It was 1947. In postwar comic books, superheroes were on the way out and women were on the way in.
Romance comics had just arrived, and even titles like Action Comics and Detective Comics now had women displayed on their covers as prominently as the resident superheroes.
Over at Harvey Comics, the popular super heroine Black Cat had been awarded her own title in 1946. At Timely, in Captain America Comics 66 (Dec. 1947), Bucky got the boot, replaced as Cap’s sidekick by Golden Girl. In Marvel Mystery Comics 82 (May, 1947), the Sub-Mariner met his crime-fighting super-cousin Namora. The Human Torch would team up with Sun Girl.
And, with impeccable timing, the Black Canary arrived in Flash Comics 86 (Aug. 1947).
The creation of writer Robert Kanigher and artist Carmine Infantino, Dinah Drake was originally a masked Robin Hood criminal, a sexy foil for the dunderhead superhero Johnny Thunder.
As she became more law-abiding, the jiu jitsu expert also deftly tossed Johnny out of his own feature and the Justice Society of America. She appeared in Flash Comics until publication ceased in 1949 and with the JSA in All Star Comics until their run ended in 1951.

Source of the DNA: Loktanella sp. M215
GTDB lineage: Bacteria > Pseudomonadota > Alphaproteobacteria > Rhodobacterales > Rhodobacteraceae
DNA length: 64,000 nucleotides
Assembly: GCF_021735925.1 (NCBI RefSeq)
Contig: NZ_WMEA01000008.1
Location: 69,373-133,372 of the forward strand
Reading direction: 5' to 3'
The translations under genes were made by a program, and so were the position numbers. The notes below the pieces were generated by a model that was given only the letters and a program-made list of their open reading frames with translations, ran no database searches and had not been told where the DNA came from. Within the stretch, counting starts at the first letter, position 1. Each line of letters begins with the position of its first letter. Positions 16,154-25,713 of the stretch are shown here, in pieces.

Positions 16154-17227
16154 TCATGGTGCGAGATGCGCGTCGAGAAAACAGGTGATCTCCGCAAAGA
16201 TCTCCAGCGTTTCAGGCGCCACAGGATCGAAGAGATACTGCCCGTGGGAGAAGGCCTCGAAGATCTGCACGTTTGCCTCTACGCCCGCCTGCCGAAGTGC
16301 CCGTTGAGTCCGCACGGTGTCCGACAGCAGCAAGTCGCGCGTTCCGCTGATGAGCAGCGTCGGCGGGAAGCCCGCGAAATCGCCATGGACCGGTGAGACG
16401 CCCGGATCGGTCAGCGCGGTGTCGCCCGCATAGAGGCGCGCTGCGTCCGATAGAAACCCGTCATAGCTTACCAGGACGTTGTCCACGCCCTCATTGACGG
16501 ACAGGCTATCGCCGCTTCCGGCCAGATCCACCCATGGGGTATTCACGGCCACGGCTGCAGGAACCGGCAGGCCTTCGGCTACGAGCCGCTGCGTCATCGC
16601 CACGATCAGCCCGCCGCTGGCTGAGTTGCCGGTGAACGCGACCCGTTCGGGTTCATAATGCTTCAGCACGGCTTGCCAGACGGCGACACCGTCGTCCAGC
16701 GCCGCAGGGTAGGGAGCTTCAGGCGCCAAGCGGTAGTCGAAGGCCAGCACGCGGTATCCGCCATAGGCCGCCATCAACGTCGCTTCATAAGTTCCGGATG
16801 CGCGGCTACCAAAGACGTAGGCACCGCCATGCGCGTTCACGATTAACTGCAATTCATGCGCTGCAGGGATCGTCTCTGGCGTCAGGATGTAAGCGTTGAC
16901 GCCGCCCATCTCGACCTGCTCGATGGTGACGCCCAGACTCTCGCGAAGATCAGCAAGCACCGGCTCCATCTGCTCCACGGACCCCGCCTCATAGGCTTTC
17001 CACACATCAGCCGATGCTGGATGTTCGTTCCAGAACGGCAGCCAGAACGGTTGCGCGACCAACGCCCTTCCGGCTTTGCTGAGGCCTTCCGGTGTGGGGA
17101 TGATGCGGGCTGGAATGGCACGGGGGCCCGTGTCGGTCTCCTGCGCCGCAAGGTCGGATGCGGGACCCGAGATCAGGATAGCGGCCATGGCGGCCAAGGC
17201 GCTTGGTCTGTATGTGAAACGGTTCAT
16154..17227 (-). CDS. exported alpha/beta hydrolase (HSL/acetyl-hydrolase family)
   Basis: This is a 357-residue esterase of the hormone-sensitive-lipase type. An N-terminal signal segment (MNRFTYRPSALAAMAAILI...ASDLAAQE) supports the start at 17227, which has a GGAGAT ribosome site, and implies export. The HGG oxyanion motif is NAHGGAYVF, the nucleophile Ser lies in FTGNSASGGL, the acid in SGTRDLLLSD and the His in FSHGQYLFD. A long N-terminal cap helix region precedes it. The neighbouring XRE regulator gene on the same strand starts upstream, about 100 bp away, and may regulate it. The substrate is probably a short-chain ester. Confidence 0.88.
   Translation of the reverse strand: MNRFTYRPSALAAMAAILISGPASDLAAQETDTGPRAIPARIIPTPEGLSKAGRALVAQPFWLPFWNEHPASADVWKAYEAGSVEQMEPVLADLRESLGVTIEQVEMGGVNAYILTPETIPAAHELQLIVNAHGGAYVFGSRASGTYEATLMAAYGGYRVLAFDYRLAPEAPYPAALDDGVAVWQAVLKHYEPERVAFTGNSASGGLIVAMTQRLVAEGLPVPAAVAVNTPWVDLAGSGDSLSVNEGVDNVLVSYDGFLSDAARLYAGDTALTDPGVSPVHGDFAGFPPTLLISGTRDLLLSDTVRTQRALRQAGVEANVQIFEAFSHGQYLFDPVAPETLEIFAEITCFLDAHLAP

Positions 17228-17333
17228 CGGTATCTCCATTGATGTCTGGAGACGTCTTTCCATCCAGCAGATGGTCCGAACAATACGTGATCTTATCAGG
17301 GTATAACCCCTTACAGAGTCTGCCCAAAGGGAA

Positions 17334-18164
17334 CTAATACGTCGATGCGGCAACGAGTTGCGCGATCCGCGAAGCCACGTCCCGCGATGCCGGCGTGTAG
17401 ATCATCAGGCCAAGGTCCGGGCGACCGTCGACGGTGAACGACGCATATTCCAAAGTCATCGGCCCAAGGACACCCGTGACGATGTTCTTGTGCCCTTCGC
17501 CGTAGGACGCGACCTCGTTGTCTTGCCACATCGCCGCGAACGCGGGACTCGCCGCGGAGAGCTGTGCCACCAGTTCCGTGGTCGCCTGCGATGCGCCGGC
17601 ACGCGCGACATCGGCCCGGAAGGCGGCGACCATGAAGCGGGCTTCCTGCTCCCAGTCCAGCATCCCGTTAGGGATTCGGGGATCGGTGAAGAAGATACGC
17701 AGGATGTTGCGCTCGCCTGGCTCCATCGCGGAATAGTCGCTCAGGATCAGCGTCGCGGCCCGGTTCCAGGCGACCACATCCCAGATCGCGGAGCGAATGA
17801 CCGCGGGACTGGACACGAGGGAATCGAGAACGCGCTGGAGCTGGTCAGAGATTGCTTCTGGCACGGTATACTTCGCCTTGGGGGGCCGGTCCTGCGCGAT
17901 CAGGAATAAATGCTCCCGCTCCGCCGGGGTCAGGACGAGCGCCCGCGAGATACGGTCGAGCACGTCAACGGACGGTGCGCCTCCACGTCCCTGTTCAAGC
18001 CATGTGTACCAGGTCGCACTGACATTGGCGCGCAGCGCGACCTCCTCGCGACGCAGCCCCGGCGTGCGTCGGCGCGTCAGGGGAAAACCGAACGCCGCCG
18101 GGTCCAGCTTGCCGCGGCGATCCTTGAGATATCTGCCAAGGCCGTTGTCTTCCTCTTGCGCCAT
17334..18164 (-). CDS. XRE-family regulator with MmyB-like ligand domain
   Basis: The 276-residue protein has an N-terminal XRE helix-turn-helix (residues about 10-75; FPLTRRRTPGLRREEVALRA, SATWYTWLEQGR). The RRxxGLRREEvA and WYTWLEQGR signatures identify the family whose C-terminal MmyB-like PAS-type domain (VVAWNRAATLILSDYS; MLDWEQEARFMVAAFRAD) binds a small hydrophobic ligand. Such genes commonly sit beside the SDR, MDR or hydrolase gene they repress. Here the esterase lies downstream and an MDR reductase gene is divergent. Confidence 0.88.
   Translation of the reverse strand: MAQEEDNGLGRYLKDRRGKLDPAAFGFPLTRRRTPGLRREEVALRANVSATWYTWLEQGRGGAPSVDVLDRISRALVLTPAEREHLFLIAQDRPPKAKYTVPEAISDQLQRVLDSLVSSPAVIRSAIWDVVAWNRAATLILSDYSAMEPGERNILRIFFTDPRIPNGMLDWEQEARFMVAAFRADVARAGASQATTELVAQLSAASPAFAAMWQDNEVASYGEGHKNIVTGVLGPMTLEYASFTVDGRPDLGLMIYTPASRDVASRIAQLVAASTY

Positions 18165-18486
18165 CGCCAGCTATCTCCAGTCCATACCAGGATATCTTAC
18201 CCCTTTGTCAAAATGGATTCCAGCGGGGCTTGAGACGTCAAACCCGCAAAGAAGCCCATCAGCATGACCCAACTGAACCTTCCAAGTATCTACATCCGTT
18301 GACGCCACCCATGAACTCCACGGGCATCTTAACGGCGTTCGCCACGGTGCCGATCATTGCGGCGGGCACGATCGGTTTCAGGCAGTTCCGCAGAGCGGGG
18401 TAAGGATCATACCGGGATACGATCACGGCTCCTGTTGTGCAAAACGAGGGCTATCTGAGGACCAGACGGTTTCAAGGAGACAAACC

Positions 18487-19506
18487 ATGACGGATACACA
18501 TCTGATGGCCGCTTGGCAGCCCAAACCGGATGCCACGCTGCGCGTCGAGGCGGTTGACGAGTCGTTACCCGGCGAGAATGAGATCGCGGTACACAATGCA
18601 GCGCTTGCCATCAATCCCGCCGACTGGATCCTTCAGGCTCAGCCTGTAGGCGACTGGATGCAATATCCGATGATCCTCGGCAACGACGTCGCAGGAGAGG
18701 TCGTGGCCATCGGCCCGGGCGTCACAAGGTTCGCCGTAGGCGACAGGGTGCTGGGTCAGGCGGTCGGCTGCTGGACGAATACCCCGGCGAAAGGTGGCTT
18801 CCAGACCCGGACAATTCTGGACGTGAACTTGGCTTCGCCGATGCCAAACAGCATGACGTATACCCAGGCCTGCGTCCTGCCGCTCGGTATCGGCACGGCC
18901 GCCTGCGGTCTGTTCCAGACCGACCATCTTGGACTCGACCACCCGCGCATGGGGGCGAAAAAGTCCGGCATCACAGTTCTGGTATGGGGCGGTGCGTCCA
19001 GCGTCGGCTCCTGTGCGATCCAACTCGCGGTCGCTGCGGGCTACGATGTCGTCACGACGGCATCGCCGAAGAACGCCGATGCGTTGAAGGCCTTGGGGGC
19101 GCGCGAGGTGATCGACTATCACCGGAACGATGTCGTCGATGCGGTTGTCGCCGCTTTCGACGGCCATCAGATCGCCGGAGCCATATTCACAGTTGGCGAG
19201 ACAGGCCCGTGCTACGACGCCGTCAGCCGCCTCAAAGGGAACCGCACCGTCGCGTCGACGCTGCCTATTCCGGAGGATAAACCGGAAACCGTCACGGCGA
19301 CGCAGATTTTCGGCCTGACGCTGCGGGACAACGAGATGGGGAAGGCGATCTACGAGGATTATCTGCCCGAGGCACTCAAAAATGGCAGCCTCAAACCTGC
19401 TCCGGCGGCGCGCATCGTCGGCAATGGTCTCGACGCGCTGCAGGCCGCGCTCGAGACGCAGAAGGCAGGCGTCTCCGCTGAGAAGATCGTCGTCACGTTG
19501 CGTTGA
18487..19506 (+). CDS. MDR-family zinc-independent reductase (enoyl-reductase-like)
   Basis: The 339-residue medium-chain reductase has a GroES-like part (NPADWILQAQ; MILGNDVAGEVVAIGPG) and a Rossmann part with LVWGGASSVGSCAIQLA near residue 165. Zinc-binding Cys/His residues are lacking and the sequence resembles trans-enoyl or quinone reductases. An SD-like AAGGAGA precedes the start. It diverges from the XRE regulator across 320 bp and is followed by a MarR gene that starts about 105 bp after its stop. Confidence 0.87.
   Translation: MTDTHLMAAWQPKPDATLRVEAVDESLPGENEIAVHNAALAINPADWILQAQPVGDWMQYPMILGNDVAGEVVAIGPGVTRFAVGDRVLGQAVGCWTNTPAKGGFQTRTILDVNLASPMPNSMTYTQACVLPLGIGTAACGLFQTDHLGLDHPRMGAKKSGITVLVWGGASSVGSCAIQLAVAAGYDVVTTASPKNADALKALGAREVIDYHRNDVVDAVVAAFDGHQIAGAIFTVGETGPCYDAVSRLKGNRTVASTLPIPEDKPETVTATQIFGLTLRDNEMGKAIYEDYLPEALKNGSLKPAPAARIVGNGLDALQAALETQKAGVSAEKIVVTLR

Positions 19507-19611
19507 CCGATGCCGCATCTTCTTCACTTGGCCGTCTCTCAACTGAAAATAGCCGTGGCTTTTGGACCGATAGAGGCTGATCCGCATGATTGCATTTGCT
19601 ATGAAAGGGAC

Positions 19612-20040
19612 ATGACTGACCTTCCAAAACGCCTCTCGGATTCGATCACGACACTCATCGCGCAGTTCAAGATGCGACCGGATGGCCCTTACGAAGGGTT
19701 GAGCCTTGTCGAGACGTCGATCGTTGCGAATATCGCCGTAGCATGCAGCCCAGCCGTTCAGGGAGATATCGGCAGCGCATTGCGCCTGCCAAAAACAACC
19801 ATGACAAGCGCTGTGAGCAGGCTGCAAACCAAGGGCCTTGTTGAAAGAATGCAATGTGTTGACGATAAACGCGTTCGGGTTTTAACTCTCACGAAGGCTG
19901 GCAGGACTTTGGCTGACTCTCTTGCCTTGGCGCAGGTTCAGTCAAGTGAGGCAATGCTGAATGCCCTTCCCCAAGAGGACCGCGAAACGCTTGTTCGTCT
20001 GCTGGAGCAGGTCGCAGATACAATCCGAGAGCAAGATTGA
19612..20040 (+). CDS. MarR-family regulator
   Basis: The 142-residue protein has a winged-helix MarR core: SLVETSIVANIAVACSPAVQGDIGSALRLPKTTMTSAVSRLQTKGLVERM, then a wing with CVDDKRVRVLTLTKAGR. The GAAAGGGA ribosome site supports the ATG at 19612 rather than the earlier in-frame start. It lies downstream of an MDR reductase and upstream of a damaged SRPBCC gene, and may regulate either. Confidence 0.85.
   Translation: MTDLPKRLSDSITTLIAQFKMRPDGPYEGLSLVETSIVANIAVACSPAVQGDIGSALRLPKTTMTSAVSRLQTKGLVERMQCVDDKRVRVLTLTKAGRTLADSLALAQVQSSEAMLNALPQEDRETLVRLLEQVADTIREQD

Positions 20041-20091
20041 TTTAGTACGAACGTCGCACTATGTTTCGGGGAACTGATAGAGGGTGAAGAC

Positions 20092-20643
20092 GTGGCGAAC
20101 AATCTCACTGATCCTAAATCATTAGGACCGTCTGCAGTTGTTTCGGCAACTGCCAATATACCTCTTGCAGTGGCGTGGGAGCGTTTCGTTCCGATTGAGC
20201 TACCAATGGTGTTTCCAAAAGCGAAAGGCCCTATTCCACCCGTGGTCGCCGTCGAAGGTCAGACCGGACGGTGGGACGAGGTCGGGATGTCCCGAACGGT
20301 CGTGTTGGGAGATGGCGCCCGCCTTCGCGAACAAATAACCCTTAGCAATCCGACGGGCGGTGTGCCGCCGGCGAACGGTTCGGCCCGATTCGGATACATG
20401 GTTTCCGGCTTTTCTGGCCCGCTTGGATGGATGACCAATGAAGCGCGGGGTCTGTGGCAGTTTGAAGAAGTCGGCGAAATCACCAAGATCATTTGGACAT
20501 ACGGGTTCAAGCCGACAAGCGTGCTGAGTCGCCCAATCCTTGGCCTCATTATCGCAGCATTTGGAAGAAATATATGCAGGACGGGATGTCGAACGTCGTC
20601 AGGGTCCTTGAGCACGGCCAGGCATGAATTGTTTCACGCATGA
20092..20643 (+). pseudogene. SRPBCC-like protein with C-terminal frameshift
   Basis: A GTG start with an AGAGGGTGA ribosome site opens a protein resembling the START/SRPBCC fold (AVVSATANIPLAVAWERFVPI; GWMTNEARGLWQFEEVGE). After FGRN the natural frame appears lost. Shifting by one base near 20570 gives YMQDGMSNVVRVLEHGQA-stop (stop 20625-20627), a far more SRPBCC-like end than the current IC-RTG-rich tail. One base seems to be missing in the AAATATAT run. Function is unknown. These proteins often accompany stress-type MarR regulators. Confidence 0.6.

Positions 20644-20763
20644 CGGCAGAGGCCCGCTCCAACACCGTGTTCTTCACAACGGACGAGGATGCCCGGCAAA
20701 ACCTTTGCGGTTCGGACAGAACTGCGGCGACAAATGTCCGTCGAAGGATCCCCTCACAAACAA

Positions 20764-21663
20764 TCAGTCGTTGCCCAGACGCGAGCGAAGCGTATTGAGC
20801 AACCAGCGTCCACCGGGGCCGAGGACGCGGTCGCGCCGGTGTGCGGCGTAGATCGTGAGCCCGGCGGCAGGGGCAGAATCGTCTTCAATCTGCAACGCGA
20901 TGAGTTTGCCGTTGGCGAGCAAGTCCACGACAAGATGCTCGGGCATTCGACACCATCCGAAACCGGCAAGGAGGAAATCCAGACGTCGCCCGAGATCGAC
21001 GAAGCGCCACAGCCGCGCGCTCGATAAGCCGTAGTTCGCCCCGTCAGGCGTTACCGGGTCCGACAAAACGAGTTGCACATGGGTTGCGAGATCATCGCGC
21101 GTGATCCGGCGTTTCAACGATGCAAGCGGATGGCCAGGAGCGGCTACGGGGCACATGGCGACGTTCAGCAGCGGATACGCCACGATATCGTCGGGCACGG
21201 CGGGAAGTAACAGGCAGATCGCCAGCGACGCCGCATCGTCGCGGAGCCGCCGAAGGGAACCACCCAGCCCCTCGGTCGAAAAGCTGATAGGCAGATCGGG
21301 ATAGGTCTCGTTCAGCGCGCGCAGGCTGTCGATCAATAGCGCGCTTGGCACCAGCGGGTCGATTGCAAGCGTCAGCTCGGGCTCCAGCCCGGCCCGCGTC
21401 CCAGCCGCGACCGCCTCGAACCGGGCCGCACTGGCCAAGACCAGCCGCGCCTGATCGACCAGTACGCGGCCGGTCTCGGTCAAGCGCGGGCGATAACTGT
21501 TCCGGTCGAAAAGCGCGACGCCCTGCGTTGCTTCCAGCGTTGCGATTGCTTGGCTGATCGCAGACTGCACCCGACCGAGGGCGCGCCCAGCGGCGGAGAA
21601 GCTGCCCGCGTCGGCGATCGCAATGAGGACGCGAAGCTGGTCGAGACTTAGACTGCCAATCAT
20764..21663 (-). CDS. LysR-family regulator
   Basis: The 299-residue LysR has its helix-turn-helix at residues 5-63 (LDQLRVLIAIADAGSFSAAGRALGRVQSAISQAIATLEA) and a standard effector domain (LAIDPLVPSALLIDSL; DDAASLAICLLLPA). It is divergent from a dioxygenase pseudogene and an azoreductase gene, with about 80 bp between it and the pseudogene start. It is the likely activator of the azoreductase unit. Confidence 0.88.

The Black Canary was back a little more than a decade later in dimension-hopping adventures with the Justice League of America. In 1965, she teamed up with Starman for two issues of Brave and the Bold, apparently as a tryout for a revival (DC did the same thing with an Hourman and Dr. Fate team-up). As comics became more adult in later decades, her relationship with Starman was revealed to be adulterous.
In 1969, when her husband, private eye Larry Lance, was killed, Black Canary joined the JLA and coincidentally got tricked out with a super power — a destructive voice — presumably to make her more useful. Really, she was there to replace Wonder Woman, who had lost her powers the year before and become an Emma Peel-style mod crime fighter.
The Black Canary has been around, in form or another, ever since, appearing more than once on television (in the 2002 WB series Birds of Prey, in the 2012 CW series Arrow, and elsewhere).